Monthly Archives: January 2016
Recognizing and Responding to Stalking
Thursday, January 21st, 12:00-1:30 p.m. Eastern
In honor of National Stalking Awareness Month, this webinar focuses on recognizing and responding to stalking as a distinct crime as well as a co-occurring victimization.
By the end of this presentation, participants will be able to:
- Identify (and help victims and survivors identify) stalking in the context of interpersonal violence and sexual assault or as a unique victimization
- Recognize the impacts of stalking on victims and survivors
- Consider strategies for responding to stalking, including reporting options, documentation and technology safety
Elaina Roberts is the Program Attorney for the Stalking Resource Center (SRC) at the National Center for Victims of Crime. The mission of the Stalking Resource Center is to enhance the ability of professionals, organizations, and systems to effectively respond to stalking. The Stalking Resource Center envisions a future in which the criminal justice system and its many allied community partners will effectively collaborate and respond to stalking, improve victim safety and well-being, and hold offenders accountable.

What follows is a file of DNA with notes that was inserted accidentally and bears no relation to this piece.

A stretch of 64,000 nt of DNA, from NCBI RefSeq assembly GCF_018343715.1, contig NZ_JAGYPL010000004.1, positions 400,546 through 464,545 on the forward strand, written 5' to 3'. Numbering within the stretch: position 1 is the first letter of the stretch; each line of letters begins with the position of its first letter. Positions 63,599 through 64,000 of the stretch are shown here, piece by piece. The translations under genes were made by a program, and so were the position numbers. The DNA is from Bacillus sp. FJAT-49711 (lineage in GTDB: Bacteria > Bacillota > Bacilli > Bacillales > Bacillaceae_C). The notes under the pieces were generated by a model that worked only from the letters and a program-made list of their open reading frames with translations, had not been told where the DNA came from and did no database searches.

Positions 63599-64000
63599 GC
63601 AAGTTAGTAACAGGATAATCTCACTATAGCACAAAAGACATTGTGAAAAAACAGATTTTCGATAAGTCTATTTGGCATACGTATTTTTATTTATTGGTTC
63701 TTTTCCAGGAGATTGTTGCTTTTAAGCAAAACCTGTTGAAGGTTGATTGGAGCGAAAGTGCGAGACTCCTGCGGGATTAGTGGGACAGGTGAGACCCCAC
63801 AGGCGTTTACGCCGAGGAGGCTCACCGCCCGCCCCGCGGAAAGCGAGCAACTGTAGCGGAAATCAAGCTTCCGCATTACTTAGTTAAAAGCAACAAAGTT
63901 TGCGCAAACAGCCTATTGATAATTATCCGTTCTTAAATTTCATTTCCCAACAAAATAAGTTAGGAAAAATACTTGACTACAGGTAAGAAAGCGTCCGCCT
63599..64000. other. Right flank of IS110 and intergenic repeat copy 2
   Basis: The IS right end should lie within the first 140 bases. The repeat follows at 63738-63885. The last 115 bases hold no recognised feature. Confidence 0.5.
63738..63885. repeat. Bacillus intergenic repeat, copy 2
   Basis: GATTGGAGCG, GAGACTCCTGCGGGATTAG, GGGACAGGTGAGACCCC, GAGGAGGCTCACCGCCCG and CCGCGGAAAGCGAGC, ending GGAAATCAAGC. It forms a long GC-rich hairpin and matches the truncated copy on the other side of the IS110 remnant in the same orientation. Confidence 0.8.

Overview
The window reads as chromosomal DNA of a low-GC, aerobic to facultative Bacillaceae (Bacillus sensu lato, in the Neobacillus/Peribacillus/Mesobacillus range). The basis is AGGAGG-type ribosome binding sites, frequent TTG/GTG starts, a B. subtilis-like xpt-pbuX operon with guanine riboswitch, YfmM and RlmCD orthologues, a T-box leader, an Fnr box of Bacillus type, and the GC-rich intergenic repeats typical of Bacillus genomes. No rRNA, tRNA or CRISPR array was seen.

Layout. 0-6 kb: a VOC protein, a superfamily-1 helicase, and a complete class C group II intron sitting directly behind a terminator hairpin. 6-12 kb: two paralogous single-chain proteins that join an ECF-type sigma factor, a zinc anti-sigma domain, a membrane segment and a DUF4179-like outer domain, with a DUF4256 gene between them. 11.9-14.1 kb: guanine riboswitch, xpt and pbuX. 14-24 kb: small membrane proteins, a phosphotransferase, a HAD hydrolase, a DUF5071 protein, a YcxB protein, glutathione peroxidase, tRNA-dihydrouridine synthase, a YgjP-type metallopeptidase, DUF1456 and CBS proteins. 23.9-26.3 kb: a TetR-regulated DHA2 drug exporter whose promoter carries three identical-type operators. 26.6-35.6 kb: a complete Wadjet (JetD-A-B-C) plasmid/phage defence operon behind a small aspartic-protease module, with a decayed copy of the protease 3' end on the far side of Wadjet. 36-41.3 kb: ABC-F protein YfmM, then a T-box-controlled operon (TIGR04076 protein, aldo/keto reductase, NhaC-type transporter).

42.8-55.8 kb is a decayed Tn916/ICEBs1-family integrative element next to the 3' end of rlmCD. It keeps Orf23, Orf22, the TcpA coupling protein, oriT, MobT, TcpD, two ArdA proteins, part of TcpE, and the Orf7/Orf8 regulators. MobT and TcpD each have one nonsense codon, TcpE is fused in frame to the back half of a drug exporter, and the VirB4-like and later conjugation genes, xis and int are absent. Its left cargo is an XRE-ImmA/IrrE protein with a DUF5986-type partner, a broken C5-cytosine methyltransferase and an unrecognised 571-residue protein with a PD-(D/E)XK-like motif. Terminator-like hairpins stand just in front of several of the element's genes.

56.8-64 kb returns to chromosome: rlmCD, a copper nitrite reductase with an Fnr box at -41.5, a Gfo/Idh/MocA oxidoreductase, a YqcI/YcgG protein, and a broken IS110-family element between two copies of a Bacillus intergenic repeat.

As the Program Attorney for the Stalking Resource Center, Elaina provides technical assistance and training on all aspect of stalking to law enforcement, prosecutors, victim service providers, and other professionals. She also conducts legal research and analysis on current state and federal stalking laws, case law, and legislation. Prior to joining the SRC, Elaina was an Assistant District Attorney in Albuquerque, NM where she prosecuted cases in the Violent Crimes, Community Crimes, and Metro Divisions. She is licensed to practice law in Maryland, the District of Columbia, New Mexico, and Texas. Elaina obtained her J.D. from Baylor Law School and her B.S. from Texas Christian University.